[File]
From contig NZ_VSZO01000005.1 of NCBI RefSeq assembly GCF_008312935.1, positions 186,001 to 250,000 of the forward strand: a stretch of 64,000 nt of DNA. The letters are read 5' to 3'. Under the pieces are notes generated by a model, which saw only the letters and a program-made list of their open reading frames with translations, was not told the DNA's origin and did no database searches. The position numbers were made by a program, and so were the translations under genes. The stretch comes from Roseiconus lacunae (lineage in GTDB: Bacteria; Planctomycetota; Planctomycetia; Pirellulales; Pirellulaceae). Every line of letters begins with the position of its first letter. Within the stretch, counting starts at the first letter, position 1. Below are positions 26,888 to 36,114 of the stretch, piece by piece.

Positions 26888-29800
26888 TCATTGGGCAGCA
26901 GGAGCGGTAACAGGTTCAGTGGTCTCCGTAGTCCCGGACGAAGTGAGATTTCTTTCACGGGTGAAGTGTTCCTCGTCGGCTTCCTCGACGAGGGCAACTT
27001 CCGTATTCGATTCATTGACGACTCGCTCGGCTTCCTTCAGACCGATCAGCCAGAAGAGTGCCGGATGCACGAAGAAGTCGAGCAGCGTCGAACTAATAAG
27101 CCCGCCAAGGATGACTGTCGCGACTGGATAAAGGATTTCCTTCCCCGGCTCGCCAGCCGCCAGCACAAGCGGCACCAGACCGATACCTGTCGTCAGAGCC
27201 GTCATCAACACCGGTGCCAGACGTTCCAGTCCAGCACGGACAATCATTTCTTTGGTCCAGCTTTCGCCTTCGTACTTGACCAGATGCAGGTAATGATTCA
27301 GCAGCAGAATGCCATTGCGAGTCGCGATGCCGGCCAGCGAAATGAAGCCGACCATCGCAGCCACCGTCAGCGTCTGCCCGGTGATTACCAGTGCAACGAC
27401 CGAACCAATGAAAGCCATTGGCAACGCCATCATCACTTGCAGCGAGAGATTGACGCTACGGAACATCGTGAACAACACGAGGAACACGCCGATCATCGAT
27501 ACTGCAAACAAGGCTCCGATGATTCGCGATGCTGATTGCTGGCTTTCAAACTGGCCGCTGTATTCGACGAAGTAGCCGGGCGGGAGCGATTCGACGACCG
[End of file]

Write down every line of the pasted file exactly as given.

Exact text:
From contig NZ_VSZO01000005.1 of NCBI RefSeq assembly GCF_008312935.1, positions 186,001 to 250,000 of the forward strand: a stretch of 64,000 nt of DNA. The letters are read 5' to 3'. Under the pieces are notes generated by a model, which saw only the letters and a program-made list of their open reading frames with translations, was not told the DNA's origin and did no database searches. The position numbers were made by a program, and so were the translations under genes. The stretch comes from Roseiconus lacunae (lineage in GTDB: Bacteria; Planctomycetota; Planctomycetia; Pirellulales; Pirellulaceae). Every line of letters begins with the position of its first letter. Within the stretch, counting starts at the first letter, position 1. Below are positions 26,888 to 36,114 of the stretch, piece by piece.

Positions 26888-29800
26888 TCATTGGGCAGCA
26901 GGAGCGGTAACAGGTTCAGTGGTCTCCGTAGTCCCGGACGAAGTGAGATTTCTTTCACGGGTGAAGTGTTCCTCGTCGGCTTCCTCGACGAGGGCAACTT
27001 CCGTATTCGATTCATTGACGACTCGCTCGGCTTCCTTCAGACCGATCAGCCAGAAGAGTGCCGGATGCACGAAGAAGTCGAGCAGCGTCGAACTAATAAG
27101 CCCGCCAAGGATGACTGTCGCGACTGGATAAAGGATTTCCTTCCCCGGCTCGCCAGCCGCCAGCACAAGCGGCACCAGACCGATACCTGTCGTCAGAGCC
27201 GTCATCAACACCGGTGCCAGACGTTCCAGTCCAGCACGGACAATCATTTCTTTGGTCCAGCTTTCGCCTTCGTACTTGACCAGATGCAGGTAATGATTCA
27301 GCAGCAGAATGCCATTGCGAGTCGCGATGCCGGCCAGCGAAATGAAGCCGACCATCGCAGCCACCGTCAGCGTCTGCCCGGTGATTACCAGTGCAACGAC
27401 CGAACCAATGAAAGCCATTGGCAACGCCATCATCACTTGCAGCGAGAGATTGACGCTACGGAACATCGTGAACAACACGAGGAACACGCCGATCATCGAT
27501 ACTGCAAACAAGGCTCCGATGATTCGCGATGCTGATTGCTGGCTTTCAAACTGGCCGCTGTATTCGACGAAGTAGCCGGGCGGGAGCGATTCGACGACCG